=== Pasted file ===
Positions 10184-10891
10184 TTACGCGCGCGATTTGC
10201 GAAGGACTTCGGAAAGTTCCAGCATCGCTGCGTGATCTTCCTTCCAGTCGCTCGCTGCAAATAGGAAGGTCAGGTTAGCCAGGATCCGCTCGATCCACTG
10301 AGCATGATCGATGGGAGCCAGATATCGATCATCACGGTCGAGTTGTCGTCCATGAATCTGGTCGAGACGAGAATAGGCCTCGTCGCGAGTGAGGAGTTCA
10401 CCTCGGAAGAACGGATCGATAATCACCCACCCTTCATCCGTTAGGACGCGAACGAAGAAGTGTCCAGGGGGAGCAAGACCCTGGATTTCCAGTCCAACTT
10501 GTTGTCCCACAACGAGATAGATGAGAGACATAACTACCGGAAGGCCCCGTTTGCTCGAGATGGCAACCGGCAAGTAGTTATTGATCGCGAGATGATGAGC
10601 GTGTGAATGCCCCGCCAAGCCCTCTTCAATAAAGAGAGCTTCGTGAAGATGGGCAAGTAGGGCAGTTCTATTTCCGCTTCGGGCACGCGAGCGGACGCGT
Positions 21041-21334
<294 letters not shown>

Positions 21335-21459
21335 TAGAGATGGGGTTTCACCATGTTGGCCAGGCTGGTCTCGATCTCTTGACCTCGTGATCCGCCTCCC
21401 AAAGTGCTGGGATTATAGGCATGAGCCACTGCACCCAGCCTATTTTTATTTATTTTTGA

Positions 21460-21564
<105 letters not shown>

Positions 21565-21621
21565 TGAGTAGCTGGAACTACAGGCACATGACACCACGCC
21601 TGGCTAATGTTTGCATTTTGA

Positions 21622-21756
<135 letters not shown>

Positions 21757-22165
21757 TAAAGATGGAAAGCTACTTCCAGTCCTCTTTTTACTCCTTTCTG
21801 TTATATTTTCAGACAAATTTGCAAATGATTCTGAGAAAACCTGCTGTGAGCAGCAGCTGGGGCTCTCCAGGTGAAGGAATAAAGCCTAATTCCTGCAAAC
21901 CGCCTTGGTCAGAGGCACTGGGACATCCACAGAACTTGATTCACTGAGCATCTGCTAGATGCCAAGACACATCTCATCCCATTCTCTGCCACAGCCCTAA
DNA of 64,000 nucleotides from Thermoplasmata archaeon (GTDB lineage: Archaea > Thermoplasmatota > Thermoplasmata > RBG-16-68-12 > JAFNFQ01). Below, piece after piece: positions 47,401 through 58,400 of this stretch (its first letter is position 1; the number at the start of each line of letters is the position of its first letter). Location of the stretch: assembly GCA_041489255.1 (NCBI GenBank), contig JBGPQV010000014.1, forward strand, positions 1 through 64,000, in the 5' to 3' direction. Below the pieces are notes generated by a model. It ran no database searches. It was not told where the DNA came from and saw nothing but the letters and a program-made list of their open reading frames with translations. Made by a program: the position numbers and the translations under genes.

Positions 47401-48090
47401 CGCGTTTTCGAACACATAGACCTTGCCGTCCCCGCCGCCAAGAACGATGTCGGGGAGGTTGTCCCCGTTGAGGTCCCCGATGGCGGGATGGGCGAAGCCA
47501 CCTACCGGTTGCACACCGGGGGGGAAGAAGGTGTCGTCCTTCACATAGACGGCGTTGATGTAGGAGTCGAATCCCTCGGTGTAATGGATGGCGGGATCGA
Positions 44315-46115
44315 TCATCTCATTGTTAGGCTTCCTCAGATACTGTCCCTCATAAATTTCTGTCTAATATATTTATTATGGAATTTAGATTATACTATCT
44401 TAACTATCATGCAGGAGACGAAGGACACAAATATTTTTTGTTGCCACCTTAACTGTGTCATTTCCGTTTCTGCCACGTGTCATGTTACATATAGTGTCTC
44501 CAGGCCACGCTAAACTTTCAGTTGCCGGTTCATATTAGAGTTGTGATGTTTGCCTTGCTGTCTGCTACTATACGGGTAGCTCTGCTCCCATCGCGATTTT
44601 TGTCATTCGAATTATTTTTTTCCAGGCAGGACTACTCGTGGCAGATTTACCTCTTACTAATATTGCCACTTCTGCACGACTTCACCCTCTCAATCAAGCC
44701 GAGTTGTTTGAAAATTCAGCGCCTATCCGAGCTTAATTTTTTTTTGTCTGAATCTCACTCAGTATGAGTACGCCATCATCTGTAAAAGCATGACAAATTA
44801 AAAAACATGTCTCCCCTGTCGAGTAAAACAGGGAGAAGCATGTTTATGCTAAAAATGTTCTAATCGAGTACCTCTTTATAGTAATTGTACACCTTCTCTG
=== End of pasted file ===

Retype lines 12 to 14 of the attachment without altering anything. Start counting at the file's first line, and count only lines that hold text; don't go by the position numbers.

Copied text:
21401 AAAGTGCTGGGATTATAGGCATGAGCCACTGCACCCAGCCTATTTTTATTTATTTTTGA

Positions 21460-21564
<105 letters not shown>